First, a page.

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2.11 According to various decisions taken by the Israel Supreme Court
in the early years of the State of Israel, the provisions of the
Mandate for Palestine were automatically incorporated into the
internal law of Palestine and then, by virtue of section 11 of the
Law and Administration Ordinance, 1948, those provisions relating
to the rights accorded to the Jewish People are still in force insofar
as they are not explicitly nullified by new legislation adopted by the
Israel Knesset. Since at the time the Oslo Accords with the PLO
were signed the Jewish legal right to an undivided Palestine (the
aforementioned Article 5 of the Mandate) was still in full legal force,
in the eyes of Israeli courts-of-law as well, these Accords from
the very first to the very last of them were and remain all illegal,
and so do not obligate anyone.
2.12 Concerning the prevalent use of the terms occupied territories or
land held in belligerent occupation with regard to areas that are
integral parts of the Land of Israel, such as Judea and Samaria,
the following points must be noted:
2.13 The term occupied in international law can apply only to territory,
not to people, i.e., territory can be occupied, people not.
2.14 The concept occupied territories is first found in the Laws of War
as formulated in the 1907 Hague Convention and thereafter in the
1949 Fourth Geneva Convention. The term refers to a portion of
land that was at a given point of time under the internationally
recognized sovereign control of a certain political entity, and was
subsequently conquered by the armed forces of a second similar
entity in a war between the two. In the specific case of Judea and
Samaria (commonly, but mistakenly, termed the West Bank),
these regions were under the de jure sovereignty of the Jewish
people in accordance with the 1920 San Remo Resolution (see
above), when they were invaded by the armies of the Kingdom of
Transjordan (as it was then known) after the proclamation of the

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independence of the State of Israel (May 1948). The Jordanians
shortly thereafter announced their annexation of these regions to
their kingdom. However, the international community with the
exceptions of Great Britain and Pakistan never recognized the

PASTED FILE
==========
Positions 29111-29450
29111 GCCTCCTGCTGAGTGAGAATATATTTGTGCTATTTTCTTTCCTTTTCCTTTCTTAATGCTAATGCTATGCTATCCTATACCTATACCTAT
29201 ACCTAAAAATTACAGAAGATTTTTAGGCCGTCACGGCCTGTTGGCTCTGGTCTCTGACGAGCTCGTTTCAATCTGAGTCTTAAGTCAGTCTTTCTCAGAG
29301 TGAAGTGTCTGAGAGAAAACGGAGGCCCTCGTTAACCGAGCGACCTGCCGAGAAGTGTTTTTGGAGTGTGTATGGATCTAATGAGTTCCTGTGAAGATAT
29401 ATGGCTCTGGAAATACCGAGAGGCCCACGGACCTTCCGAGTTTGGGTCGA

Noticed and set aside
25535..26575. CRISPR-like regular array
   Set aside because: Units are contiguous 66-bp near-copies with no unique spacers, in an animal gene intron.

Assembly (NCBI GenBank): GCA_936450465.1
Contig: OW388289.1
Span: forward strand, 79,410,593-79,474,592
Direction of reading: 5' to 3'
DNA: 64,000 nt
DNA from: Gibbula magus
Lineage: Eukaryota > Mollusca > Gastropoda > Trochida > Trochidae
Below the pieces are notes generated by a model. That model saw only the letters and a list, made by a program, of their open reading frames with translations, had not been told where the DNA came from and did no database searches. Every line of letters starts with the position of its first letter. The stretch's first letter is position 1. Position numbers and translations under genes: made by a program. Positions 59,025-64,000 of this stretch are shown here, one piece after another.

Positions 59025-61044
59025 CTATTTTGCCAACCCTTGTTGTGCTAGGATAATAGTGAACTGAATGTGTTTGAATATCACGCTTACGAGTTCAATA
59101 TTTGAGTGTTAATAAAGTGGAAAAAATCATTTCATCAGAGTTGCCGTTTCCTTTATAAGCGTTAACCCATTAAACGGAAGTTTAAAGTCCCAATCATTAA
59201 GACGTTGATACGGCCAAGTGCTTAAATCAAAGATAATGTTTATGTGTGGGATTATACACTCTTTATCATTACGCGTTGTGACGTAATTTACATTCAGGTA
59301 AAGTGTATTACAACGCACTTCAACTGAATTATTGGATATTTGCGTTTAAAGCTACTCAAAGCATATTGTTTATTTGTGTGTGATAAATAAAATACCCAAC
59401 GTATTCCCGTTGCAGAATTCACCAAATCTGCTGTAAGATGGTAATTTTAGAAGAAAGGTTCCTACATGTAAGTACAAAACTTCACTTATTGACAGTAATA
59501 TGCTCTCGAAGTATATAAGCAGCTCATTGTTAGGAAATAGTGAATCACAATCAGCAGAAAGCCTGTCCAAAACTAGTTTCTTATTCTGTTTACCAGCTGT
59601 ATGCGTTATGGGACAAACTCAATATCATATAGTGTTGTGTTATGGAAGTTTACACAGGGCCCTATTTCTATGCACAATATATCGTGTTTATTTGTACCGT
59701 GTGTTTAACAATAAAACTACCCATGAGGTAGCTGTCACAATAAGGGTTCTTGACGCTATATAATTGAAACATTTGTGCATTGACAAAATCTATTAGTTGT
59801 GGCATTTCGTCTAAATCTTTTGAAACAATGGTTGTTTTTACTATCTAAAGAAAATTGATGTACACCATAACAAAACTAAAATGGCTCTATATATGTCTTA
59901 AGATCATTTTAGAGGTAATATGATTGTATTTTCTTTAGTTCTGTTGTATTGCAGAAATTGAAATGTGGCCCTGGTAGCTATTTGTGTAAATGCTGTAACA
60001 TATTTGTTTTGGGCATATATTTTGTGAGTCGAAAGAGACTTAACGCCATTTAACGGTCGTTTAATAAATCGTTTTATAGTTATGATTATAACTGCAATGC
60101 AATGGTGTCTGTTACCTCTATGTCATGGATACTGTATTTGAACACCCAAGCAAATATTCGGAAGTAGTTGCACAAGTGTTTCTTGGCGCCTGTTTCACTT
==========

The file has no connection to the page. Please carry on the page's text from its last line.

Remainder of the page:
legality of this Jordanian annexation, not even the states of the
Arab League. From this period up until the 1967 Six-Day War,
these territories were thus in fact occupied territories under
international law. Accordingly, when the Israel Defense Forces re-
possessed Judea and Samaria during the Six-Day War and
expelled the Jordanian army from them, Israel did not conquer any
territory from its recognized sovereign state, but rather liberated
those lands from the illegal occupation to which they had been
subjected ever since 1949. Therefore, this region cannot legally be
considered occupied territory.

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Chapter Three:
The Religious Factor

Religion is generally perceived as a divisive factor in dealings between
groups of human beings, and this is true in particular with regard to the
Middle East conflict. However, a more profound study of the situation
reveals that, certainly in the context of the Middle East, this perception
is in fact nothing but an optical illusion. A more precise evaluation of the
facts relevant to the situation in the Middle East leads unmistakably to
the conclusion that certain agencies Arab agencies, to be more
specific make use of the general perception of religion in order to
exacerbate the natural friction between two culturally different peoples,
the Jewish People and the Arabs.
It is customary to speak of the three major monotheistic religions:
Judaism, Christianity and Islam. Yet, in fact, there is a major difference
between the Jewish faith and its two offshoots the Jewish religion is
very much a national religion, its faith in the Almighty being bound up
with both a specific nation and a specific land, while Christianity and
Islam have universal aspirations, transcending national frontiers.
The Jewish religion is a composite made up of three major elements:
the Law given by the Almighty to the Israelites through Moses, the Land
He had promised to the forefathers of the Israelites the Land of Israel,
and the People of Israel themselves. Consequently, it is not surprising
that a large portion (nearly 40%!) of the proverbial 613 precepts
comprising the Law, or Torah, is dependent upon the Land of Israel for
its implementation. It is likewise not surprising to learn that the city of
Jerusalem the capital city established by King David and the site of
the Holy Temple erected by his son, King Solomon is referred to in
the Hebrew Bible over 600 times. The destruction of both the first and
the second Temples on about the same date the 9
th
day of the month
of Ab is still a prominent theme in modern day Judaism.

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The religiously observant Jew in his central prayer recited thrice daily
relates explicitly to the expected ingathering of the Exiles, the
reconstruction of the Holy Temple and the restoration of a Torah-true